Children Return to School in Kandahar

Kandahar residents worked with the international community to refurbish the Aloku School in Dand district, Kandahar province.
Kandahar residents worked with the international community to refurbish the Aloku School in Dand district, Kandahar province.
Community rehabilitates and protects schools with USAID support.
With a student body of more than 250 children drawn from four villages, Aloku School is the largest and most important primary school in Kandahar’s Dand district.  However, parents had become increasingly reluctant to send their children to school because of poor security and deteriorating facilities.  With a grant from USAID’s Local Governance and Community Development (LGCD) project, these children are now returning to school.
In Kandahar and beyond, community leaders are reclaiming their children’s right to education.  Aloku School was missing doors and windows and the roof leaked.  The badly damaged  boundary wall did little to stop wild dogs from entering the building during classes or drug addicts from using the building at night.  The school principal and members of the affected communities requested assistance for building an 80-meter security wall, which they designed with support from the U.S. Marine Corps and a British reconstruction team based in Lashkar Gah.  The team also assisted with improvements to the school building, and community leaders paved the road leading up to the school.  In addition to benefitting Dand district children, the project provided temporary jobs and income for 45 local men.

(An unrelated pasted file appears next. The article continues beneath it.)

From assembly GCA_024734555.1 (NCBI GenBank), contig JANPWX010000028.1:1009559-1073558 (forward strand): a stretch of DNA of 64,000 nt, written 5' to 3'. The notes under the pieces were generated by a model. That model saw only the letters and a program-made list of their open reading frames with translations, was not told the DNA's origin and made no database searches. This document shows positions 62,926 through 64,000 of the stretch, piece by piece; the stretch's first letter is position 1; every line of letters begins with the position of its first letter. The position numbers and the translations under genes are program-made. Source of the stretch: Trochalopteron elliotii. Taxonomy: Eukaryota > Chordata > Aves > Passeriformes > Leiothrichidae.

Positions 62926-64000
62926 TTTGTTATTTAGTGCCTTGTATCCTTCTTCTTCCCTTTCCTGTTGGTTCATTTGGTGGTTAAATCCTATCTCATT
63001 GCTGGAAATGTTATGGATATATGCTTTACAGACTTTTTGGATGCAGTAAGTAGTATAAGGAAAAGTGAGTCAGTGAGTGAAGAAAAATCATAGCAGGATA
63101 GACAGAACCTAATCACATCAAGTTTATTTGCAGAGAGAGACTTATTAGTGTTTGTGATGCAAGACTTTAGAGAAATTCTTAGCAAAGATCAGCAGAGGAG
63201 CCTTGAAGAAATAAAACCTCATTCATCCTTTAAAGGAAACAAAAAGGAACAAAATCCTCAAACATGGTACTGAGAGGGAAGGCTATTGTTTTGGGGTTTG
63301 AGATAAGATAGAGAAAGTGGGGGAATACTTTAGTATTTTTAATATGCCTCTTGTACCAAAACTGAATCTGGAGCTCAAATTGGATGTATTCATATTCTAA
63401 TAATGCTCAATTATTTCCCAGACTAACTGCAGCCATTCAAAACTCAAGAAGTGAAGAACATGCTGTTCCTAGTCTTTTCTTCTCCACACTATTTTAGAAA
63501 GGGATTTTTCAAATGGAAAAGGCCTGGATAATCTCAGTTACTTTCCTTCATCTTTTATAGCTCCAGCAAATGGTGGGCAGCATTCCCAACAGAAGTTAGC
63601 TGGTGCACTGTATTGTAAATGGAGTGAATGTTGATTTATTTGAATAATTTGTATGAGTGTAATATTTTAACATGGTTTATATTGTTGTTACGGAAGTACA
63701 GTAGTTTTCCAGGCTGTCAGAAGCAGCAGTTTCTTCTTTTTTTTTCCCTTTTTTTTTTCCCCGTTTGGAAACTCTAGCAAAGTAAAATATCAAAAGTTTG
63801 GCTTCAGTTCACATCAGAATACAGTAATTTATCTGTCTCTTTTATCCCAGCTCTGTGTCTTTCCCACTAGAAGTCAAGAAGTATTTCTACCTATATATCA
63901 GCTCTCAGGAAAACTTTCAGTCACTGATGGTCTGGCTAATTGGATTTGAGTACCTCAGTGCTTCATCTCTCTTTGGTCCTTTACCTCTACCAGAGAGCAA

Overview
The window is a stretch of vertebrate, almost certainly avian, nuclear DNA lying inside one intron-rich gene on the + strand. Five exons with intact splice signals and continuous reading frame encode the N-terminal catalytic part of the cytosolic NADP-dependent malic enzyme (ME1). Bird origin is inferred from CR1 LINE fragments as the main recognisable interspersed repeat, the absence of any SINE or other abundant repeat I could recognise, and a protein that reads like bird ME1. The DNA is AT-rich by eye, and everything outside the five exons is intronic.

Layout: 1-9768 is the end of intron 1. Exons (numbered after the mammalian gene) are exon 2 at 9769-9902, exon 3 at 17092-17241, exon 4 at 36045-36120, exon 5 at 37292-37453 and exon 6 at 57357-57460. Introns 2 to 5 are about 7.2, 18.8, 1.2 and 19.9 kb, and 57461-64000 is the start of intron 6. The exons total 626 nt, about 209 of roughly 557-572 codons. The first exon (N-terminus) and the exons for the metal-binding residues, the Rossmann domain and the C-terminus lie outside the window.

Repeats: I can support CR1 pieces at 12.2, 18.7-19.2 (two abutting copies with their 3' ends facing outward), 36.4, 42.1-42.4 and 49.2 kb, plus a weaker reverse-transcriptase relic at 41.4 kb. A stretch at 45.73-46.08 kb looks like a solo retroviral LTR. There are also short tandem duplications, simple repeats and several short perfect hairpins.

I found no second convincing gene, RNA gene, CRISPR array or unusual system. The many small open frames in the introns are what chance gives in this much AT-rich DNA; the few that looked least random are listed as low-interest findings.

Engineers from the Afghan Department of Education and Department of Rural Rehabilitation monitored construction on a regular basis.  "The rehabilitation of this school has had a positive impact on the community,” said a representative from the Education Department during a site visit.  “Students' interest in learning has increased.  More people have shown interest in sending their children to the school."
The Aloku School project is an excellent example of coordination between community leaders, local government, and international partners. The hope is that parents in neighboring districts will draw inspiration from the success of this project and undertake projects to restart education in their own communities.
As USAID’s flagship stabilization effort, LGCD works to engage communities in unstable areas to take an active role in their own security, and addresses priority grievances of at-risk populations through integrated community development projects.

Last updated: December 31, 2014

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